Take the ending to The Last of Us. Without getting too much into it (because even six years on, talking about the ending still feels taboo), Joel has decided that there’s something that Ellie shouldn’t do and he’s going to do whatever it takes to ensure no harm befalls the teenage girl who’s become like a daughter to him. It’s a rampage, against a faction we’d been led to believe were heroic, culminating in the player – as Joel – shooting an unarmed man. Naturally, its response has proven it divisive. In the ensuing discussion, however, it became clear that players who had children of their own were more likely to sympathize with Joel’s choice than non-parents. The player’s own personal life informs their response to the narrative.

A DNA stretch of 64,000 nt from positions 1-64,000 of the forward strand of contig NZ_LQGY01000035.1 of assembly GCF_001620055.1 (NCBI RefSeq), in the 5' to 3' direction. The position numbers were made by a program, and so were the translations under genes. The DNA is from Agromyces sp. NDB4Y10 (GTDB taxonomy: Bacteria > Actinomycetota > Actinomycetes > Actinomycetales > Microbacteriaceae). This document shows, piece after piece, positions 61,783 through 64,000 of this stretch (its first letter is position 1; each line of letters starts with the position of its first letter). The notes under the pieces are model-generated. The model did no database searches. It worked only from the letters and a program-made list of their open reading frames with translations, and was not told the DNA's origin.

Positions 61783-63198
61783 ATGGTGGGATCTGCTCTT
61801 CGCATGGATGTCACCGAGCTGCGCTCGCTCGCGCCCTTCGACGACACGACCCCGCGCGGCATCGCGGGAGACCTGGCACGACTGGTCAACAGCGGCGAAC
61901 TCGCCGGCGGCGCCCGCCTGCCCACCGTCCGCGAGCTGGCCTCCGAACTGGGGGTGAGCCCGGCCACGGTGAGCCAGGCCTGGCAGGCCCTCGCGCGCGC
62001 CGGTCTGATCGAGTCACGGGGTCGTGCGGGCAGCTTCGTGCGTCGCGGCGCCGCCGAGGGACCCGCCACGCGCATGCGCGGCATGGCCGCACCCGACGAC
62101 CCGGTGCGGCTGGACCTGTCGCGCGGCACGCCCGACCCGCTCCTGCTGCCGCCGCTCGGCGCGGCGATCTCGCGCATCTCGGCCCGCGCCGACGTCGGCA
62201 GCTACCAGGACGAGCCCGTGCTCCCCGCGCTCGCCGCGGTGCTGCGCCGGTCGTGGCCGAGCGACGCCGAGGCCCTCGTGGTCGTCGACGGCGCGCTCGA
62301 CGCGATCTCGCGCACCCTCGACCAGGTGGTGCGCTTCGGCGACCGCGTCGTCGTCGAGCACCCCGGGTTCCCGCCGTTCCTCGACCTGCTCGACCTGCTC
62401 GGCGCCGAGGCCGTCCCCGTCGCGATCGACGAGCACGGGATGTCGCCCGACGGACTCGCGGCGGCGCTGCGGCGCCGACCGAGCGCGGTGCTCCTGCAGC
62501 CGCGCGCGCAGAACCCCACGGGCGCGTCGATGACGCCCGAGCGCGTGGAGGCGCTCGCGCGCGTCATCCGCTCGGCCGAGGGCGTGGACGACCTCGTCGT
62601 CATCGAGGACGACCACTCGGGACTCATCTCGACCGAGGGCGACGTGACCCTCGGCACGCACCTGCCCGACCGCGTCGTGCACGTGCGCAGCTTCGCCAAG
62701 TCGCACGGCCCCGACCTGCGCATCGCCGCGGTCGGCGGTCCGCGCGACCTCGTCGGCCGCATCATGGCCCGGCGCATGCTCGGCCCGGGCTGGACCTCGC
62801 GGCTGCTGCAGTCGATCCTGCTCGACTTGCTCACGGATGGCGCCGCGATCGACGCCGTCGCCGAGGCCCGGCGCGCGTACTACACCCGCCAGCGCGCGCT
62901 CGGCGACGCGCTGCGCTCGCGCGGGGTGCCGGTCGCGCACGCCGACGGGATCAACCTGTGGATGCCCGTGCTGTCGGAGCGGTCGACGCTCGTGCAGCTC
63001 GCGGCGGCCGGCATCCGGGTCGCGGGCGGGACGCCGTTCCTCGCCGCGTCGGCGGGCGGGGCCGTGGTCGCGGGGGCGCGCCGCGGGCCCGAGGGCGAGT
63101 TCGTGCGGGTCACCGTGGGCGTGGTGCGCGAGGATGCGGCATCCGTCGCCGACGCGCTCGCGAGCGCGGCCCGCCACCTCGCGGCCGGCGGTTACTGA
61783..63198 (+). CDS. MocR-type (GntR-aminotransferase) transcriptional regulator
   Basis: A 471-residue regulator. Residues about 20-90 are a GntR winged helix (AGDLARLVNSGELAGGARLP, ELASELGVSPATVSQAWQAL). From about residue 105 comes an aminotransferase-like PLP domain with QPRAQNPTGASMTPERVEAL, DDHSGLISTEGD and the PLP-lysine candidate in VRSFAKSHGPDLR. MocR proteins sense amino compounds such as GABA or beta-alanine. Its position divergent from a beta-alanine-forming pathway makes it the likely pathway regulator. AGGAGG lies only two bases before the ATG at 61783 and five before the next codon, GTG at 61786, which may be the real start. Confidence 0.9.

So is it a bad ending? I certainly read some criticisms of it, just as I read praises. While I’d say that it is empirically good, I do have to wonder if describing something empirically is even possible. There’s little doubt that it’s well-crafted and, I’d say, well-earned. But that doesn’t mean you have to like it; and it doesn’t matter how good it is, if you don’t like it you don’t like it.

 

As I said, there’s no accounting for bad taste.